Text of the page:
The Marine Corps, established in 1798, almost immediately after the creation of the Navy Department, has had a history to be proud of, but it was in the last five months of the World War that it won its brightest laurels. At Chateau Thierry, Belleau Wood, in the offensive near Soissons, in the battle for the St. Mihiel salient, and in the capture of Blanc Mont Ridge near Rheims, the marines fought with a courage, a desperation, and an endurance that cannot be surpassed. Their first engagement coming at a critical moment in the war, their service was out of all proportion to the number engaged, in the turning of the great German offensive into a retreat. The severity of their fighting was shown by the casualty lists; out of 8,000 men engaged they lost 1600 killed and 2513 wounded, that is, more than one‑half.5 Even a general account of their battles would be beyond the scope of this book, and as they were serving with the army under the command of General Pershing it is commonly treated in military history.
Early on the 21st of November, 1918, the Grand Fleet arriving at a rendezvous •forty miles east of May Island, which guards the entrance to the Firth of Forth, was drawn up in two long columns •six miles apart to await p509the German High Seas Fleet. The American Sixth Battle Squadron occupying a place about the middle of the northern column was thus present at the closing scene of the great drama. A British light cruiser had guided the German ships to the meeting place where was Admiral Sir David Beatty on the Queen Elizabeth, waiting to receive the surrender. Then, led by the Queen Elizabeth, the High Seas Fleet steamed down the long lane; first, five battle cruisers in single column, three cables apart, and nine ponderous dreadnoughts; then •three miles astern of the last battleship, six light cruisers, as before three cables apart; and, last, three miles astern of the rear light cruiser, fifty destroyers arranged in five groups.6
When the German fleet had reached a point where it was enveloped by the two columns, the Allied ships countermarched, turning outward, and escorted it to its anchorage. The German colors were still flying from the gaff. Near sunset Beatty gave his famous signal, "The German flag is to be hauled down at 3.57 to‑day, and is not to be hoisted again without permission."
The victory had been won, and America had taken part during the last year or year and a half in almost every phase of the struggle. It would be folly to magnify what our forces did, and not to be profoundly grateful to our Allies, who threw larger numbers into the struggle and bore the brunt of fighting for a much longer period. On the other hand, it would be untrue to our dead and living if we failed to recognize their remarkable adaptability and spirit of coöperation, their thoroughness, and their eagerness as they threw all into the conflict.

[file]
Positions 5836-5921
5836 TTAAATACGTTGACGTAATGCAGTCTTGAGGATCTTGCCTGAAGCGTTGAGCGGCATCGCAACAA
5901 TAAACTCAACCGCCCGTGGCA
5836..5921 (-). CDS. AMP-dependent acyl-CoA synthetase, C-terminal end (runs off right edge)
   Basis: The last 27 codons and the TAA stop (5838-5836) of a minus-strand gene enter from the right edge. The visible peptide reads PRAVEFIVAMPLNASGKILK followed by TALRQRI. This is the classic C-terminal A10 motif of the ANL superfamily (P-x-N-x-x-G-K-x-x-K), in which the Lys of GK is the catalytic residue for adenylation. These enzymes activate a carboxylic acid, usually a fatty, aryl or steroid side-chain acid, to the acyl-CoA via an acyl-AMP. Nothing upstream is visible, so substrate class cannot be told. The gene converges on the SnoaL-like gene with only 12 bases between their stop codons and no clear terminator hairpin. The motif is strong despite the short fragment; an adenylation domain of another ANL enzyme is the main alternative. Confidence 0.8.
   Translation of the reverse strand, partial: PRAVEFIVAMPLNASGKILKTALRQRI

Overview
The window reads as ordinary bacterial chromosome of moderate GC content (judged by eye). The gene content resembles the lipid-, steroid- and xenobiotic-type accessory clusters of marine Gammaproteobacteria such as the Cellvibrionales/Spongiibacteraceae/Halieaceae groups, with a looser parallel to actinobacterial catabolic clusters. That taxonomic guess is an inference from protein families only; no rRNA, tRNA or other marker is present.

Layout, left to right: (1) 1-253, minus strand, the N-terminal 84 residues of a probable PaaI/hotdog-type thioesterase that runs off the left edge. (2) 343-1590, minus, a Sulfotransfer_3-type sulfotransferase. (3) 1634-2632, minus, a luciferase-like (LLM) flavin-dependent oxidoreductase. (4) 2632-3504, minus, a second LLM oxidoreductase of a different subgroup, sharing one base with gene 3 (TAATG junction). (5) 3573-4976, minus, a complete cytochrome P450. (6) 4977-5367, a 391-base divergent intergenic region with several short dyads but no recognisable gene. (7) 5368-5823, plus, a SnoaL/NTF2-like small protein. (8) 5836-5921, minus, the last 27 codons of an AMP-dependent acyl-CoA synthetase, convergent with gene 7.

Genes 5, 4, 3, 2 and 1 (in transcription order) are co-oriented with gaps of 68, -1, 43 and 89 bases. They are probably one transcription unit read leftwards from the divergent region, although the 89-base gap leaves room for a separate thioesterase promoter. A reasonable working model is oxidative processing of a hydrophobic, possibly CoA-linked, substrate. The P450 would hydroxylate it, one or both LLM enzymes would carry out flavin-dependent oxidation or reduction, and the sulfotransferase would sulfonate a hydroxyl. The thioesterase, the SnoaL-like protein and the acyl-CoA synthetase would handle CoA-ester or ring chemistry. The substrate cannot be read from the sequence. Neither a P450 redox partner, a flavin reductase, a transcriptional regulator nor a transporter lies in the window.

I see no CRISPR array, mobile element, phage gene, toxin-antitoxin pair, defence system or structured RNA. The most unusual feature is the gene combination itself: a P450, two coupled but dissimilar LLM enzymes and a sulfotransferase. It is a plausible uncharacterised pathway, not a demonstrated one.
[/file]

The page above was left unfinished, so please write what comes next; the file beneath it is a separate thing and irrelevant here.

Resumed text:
p510 Admiral Scheer, the redoubtable leader of the High Seas Fleet at Jutland and the one in charge of German naval affairs at the close, in a volume published a year after the war,7 though with a curious logic depreciating what the British and American forces accomplished, nevertheless admits the general undermining of the German morale. He tells of the High Seas Fleet weakened in the effort to send out old and new U‑boats. He tells of the U‑boats becoming ineffective because of the better submarine defense and the loss of experienced U‑boat captains. He tells of the plan cherished by German naval leaders, when their government, recognizing the inevitable, was making overtures for peace, of sending out the High Seas Fleet to give battle. Theirs was a forlorn and desperate hope, but not even the glory of dying in battle was granted them. When orders were given to get under way, October 29, 1918, the fleet mutinied. And the disaffection spread with great rapidity throughout northern Germany.
The end came quickly, for German morale had crumbled. The tireless American destroyers, yachts, subchasers, aeroplanes, and mine-planters, the unending line of men, munitions, and supplies of every kind pouring from America, increasing instead of diminishing, when added to one side of a scale that for months and years had been balancing almost even, were of unquestioned weight in deciding the issue.
1 Alden, "American Submarine Operations in the War." Naval Institute Proceedings, vol. XLVI, pp1035‑1040.
2 Report of Secretary of the Navy, 1918, p12.
3 These figures are taken from Admiral Earle's statement in Makers of Naval Tradition, p311.
4 Makers of Naval Tradition, p313.
5 Report of Secretary of the Navy, 1918, p103.
6 Under the terms of the Armistice the Germans were to surrender ten battleships, six battle cruisers, eight light cruisers, fifty destroyers, and all submarines. The submarines had surrendered previous to the great day off the Firth of Forth, and a few of the other types were surrendered elsewhere.
7 Germany's High Seas Fleet in the World War.